Fiat was the major gainer among the volume carmakers in April's weak European car market as the manufacturer benefited from the continued positive impact of the recently introduced Grande Punto.

Most other carmaking groups posted declines on year-ago sales in a weak April market that was further eroded by fewer working days than in the same month last year.

The official new car sales figures released by the European carmakers' association ACEA confirmed earlier provisional market decrease estimates.

Total new passenger car registrations in Europe (EU23 + EFTA) in April 2006 were put at 1,266,242 units, a decrease of 7.3% (and 7.4% in the EU15) over April 2005. ACEA said that this drop was expected, as the Easter break this year fell in April; the month had two working days less across the whole region and three days less in Germany, Spain, Finland, Denmark and Sweden.

Cumulative figures for Europe (EU23 + EFTA) for car sales in the first four months show the market at 5.4m units - just 0.6% ahead of the same period last year.

The five main European national markets reported a loss in April: Spain (119,394 units; -10.5%), the United Kingdom (163,216 units; -9.1%), Germany (284,873 units; -8.9%), France (181,647 units; -6.7%) and Italy (185,244 units; -6.3%).

Fiat Group's European sales in April reached 97,420 units, 12% ahead of the same month last year. The four-month cumulative figure for Fiat Group is 425,509 units - 15.7% ahead of the same period last year. Fiat's strong performance in Europe this year belies its recent status among European volume makers as the poorest performer facing financial crisis.

Earlier this month the company posted its second quarterly trading profit in a row and its improved financial performance was attributed largely to new models - such as the B-segment Fiat Grande Punto - which have helped it to outperform both the European and Italian markets this year.  Fiat's automotive unit is also being helped by the impact of the full rollout of the Alfa 159. Alfa Romeo's European April sales were up 9.7% on the year-ago level to stand at 12,523 units. However, Lancia was off 11.8% on last year.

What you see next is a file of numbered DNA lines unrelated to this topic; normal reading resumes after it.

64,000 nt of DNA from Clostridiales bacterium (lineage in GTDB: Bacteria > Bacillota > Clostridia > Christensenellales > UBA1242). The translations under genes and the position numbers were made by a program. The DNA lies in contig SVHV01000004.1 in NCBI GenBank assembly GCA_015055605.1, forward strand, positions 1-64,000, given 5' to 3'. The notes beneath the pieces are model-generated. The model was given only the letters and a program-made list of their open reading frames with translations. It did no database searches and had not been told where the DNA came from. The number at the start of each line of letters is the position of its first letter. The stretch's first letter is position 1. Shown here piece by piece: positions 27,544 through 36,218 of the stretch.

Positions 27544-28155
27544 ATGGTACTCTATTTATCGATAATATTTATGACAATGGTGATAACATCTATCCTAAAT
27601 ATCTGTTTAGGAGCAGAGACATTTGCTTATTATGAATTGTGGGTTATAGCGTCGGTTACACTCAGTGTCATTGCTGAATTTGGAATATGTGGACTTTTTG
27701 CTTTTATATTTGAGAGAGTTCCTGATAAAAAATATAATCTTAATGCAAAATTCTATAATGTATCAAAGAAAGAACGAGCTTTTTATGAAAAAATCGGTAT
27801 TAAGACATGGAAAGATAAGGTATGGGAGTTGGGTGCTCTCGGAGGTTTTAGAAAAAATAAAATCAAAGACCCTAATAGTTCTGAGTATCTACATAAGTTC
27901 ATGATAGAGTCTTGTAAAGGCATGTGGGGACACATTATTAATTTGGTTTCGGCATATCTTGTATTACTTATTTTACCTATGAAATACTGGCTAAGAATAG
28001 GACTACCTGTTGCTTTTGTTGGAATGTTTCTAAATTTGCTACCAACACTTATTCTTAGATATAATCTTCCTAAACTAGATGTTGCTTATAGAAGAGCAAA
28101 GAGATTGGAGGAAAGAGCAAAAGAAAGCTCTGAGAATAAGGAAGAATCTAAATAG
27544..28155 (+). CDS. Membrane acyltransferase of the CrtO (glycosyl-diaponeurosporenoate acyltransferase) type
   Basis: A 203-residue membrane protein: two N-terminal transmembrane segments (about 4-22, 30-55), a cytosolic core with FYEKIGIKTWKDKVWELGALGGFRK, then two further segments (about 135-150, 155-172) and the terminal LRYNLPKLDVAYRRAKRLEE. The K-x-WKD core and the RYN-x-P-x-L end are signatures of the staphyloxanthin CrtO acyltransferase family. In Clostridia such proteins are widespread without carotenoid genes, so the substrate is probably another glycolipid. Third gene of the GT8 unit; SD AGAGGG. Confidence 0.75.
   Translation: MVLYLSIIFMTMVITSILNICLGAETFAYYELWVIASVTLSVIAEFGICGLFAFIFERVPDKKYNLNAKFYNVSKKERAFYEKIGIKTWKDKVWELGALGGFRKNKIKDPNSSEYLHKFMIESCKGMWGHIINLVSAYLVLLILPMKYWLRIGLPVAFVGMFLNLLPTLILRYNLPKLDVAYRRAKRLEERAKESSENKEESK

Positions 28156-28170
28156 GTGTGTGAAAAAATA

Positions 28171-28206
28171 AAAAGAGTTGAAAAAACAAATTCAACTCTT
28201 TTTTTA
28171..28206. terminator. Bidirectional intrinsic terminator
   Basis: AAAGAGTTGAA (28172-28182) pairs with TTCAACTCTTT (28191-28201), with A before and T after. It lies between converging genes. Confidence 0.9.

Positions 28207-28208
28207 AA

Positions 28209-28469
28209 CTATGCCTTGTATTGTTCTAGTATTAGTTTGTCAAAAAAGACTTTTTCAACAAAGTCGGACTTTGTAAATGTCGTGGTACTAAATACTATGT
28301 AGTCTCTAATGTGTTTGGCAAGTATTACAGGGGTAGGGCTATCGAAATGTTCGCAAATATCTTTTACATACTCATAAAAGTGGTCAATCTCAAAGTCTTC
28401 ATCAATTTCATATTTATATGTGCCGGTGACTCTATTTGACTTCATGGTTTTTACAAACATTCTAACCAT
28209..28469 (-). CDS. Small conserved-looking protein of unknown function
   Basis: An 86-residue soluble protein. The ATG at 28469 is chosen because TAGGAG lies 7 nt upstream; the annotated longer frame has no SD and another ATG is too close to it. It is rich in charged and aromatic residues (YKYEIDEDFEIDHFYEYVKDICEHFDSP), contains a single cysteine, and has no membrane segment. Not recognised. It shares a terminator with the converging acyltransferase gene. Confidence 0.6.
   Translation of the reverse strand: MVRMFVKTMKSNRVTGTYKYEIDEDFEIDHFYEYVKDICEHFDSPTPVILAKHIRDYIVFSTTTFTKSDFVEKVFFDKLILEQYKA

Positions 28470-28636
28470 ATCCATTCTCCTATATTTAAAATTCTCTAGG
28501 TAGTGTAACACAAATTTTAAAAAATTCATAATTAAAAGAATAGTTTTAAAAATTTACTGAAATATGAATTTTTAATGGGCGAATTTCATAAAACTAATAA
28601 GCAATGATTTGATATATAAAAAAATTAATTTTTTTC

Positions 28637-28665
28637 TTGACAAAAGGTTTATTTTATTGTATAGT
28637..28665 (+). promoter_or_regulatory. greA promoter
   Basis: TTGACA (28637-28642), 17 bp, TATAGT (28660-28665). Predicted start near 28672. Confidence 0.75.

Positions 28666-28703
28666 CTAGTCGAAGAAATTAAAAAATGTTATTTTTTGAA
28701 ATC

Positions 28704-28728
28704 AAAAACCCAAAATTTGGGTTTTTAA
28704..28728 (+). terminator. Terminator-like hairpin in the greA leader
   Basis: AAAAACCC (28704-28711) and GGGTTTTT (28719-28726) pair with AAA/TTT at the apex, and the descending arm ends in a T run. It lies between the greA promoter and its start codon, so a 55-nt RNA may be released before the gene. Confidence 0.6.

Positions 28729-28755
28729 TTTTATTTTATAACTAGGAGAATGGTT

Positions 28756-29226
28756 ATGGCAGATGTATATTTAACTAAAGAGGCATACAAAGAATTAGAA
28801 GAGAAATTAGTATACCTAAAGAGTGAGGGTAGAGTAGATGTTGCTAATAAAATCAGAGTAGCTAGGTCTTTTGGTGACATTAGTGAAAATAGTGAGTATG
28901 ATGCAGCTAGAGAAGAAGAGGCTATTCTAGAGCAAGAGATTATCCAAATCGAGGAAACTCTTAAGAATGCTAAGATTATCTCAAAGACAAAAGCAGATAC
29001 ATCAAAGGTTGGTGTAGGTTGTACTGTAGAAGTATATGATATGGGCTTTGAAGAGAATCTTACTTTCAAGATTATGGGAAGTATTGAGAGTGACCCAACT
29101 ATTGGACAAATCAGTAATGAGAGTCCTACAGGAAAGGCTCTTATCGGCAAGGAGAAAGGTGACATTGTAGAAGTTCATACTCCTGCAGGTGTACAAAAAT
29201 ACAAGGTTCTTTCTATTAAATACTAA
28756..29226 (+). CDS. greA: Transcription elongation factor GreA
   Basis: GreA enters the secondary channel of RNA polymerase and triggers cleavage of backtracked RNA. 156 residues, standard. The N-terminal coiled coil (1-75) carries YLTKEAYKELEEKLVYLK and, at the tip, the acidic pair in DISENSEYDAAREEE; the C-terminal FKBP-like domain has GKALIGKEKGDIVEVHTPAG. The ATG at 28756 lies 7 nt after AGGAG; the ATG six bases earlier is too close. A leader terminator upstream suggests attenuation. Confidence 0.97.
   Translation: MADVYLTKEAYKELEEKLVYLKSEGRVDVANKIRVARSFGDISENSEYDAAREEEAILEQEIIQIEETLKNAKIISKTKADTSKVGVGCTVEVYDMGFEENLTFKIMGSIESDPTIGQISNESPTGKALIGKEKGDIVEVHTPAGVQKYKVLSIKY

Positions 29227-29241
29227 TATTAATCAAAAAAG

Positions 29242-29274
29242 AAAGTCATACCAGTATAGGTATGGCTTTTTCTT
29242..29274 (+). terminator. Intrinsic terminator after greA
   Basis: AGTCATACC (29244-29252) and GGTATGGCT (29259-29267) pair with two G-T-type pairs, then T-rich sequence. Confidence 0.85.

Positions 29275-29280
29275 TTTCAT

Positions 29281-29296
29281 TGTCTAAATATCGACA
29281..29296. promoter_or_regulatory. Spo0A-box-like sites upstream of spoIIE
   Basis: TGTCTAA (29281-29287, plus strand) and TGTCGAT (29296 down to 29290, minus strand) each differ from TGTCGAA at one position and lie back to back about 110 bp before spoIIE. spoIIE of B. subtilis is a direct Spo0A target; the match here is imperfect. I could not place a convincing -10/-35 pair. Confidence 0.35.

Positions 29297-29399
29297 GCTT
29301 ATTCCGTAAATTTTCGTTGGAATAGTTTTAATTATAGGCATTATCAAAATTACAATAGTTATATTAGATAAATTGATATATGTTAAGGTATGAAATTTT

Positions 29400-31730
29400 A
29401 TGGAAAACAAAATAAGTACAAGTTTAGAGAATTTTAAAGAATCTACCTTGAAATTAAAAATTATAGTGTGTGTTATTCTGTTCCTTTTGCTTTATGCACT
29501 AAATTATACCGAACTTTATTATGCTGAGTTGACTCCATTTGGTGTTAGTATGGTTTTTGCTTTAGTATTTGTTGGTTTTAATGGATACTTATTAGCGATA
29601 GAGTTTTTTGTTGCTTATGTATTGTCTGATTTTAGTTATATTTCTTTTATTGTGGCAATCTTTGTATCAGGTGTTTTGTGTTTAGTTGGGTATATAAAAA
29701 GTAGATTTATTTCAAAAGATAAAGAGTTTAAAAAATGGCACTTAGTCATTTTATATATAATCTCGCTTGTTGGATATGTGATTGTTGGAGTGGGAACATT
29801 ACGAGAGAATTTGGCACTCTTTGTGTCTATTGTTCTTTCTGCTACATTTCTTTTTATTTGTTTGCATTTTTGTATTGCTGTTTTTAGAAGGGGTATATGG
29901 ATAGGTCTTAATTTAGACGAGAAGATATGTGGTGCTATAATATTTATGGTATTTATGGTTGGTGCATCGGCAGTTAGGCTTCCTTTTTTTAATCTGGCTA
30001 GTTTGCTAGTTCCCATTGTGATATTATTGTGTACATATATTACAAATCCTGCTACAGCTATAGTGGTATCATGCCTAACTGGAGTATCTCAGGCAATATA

Among the other volume carmakers, April's results mainly showed volume declines on last year. Market leading Volkswagen Group was 3.1% off last year's pace at 255,953 units (four-month cumulative 1,041,993 units; up 8.4%); of VW Group's brands, Volkswagen was the best performer, boosted by strong sales of the Passat.

Renault and PSA both saw market share declines in April, as did Ford and GM and all four have lost share in the first four months (though Ford can at least point to a strong performance at Land Rover - first four months' sales up 15.5% to 3,142 units helped by the introduction of the Range Rover Sport).

April was a generally quiet month for the Japanese makers in Europe though troubled Mitsubishi stood out as a poor performer with sales of 7,956 units some 28.2% down on the same month last year, reflecting the dropping of the Space Star model.

By contrast, Toyota's luxury car division Lexus almost doubled European sales in the first four months (okay, coming off a low base) to 13,058 units on the back of a raft of new and recently introduced products.


Dave Leggett